Dakota Fanning... the screaming little girl. Surprisingly I did not find her too annoying, I usually would. I hate children in films. But then without them, it would just be a bunch of adults. Justin Chatwin didn’t really strike me with a great performance; I do not really remember much of him while I write this. The only fact I do remember his character was the blatant advertising of the Apple iPod... eww I’m biased against their cause.

Tim Robbins was the only other real ‘good’ actor besides Cruise. He gave a first-rate performance as a crazed guy. I thought his character was really sinister though, half expecting him to try and kill them all.
The only other memorable character was the female friend of Ray, her death was rather shocking, and not expected by myself. Especially for a film where everyone lives happily ever after. (She was the one that couldn’t make it onto the ferry).

Off acting I will now focus on the screenplay. Of which I do not remember predicting any lines; which for a large budget film is usually unheard of. Especially with a screenwriter like David Koepp, who has written many a large budget screenplay before.
Sure not everything was the best, but I do remember some rather funny lines, and occurrences:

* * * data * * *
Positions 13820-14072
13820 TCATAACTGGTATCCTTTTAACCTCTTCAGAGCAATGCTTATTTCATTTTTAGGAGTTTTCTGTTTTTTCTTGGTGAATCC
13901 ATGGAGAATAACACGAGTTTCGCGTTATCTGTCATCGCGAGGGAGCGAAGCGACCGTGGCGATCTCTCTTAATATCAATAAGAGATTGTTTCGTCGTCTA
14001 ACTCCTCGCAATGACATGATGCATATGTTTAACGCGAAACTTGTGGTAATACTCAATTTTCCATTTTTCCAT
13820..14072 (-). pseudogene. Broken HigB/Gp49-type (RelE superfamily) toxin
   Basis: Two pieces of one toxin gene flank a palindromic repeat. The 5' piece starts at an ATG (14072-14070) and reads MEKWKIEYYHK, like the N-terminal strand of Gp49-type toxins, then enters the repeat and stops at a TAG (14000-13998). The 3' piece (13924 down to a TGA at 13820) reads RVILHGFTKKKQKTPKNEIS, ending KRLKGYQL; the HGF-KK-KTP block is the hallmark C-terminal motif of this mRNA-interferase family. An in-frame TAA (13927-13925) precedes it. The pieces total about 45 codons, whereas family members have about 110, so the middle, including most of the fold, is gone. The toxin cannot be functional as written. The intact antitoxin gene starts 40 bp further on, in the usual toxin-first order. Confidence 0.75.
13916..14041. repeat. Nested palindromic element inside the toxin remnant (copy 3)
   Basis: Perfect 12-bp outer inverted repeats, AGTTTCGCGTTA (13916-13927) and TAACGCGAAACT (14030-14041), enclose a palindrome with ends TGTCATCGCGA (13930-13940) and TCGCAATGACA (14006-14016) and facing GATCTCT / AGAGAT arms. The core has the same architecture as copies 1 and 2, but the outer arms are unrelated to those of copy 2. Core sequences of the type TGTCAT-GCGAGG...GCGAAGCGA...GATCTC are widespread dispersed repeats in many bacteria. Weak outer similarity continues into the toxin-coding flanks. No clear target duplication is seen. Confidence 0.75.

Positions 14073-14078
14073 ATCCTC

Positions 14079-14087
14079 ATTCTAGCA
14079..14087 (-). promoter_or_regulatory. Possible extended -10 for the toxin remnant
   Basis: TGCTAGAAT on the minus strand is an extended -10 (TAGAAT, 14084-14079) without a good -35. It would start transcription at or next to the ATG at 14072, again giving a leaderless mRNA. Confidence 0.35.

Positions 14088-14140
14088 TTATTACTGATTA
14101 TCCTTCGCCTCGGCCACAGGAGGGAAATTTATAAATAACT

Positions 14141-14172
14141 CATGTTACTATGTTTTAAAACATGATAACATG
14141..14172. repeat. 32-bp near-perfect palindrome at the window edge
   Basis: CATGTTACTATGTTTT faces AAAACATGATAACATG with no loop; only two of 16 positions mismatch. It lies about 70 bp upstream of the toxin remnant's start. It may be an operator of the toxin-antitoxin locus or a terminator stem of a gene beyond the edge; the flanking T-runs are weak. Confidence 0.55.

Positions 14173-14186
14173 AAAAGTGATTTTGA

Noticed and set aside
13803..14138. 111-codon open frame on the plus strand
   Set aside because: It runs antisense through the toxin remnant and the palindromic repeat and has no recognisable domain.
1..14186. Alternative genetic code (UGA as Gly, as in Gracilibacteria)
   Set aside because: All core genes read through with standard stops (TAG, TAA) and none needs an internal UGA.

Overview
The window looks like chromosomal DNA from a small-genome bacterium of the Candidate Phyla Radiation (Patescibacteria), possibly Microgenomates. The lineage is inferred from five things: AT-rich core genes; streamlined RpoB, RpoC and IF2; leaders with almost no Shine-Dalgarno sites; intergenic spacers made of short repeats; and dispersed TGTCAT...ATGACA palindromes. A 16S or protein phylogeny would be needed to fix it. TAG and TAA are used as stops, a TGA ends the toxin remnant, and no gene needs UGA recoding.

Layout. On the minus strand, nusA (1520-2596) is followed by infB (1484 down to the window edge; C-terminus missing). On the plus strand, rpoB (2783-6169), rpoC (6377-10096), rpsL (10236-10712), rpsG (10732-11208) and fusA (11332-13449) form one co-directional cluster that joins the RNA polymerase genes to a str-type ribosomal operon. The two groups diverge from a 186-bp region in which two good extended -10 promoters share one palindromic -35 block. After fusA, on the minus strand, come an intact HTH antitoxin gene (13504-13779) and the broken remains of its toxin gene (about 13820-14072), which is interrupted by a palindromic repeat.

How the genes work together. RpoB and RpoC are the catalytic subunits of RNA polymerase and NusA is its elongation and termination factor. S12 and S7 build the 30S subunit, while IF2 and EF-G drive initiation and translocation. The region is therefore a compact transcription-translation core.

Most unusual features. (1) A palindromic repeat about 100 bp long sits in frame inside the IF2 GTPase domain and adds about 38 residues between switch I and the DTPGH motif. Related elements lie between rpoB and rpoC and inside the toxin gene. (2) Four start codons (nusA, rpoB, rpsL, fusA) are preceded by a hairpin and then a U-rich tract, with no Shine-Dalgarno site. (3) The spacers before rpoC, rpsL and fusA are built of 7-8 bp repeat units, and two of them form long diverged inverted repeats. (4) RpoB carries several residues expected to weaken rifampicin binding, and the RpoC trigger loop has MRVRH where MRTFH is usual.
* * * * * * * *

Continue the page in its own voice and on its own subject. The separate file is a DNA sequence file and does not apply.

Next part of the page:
Two for you, two for Robbie, two for me... One for the house
(That was funny, but not supposed to be :P)

What is this?
Hommus
Hommus?
Yeah, from the Health food place, I kept a menu last time we were here.
(Stares at her)
… Well you said order.
Yeah… food.

What is it? Is it terrorists?
These came from some place else.
What do you mean… like… Europe?
No, Robbie, not like Europe!

I’m allergic to peanut butter.
Since when?
Birth.

Most of them are only funny in context, but I remember laughing a little now and then when I saw the film.

A note on the score by John Williams... that was John Williams? I do not even remember hearing any music whatsoever. I could not distinguish John Williams in the film at all. His work is usually so easy to recognise.
As for diegetic sound, the tripods made the experience of going to the cinema solid. The terrifying screeches let off by the tripods sailed all around the 10 people seated at the particular screen. The sound effects were magical, the best part of the film.

The film itself having been rated PG was going pretty easy on it. If I were a small child I would have been terrified to see such a film. With innocent civilians being disintegrated left and right, alongside others being spewn all over the place.
Although the violence was all in context, it’s not as though a cinema goer could copy the events and kill someone in the same fashion.

So what was good about the film?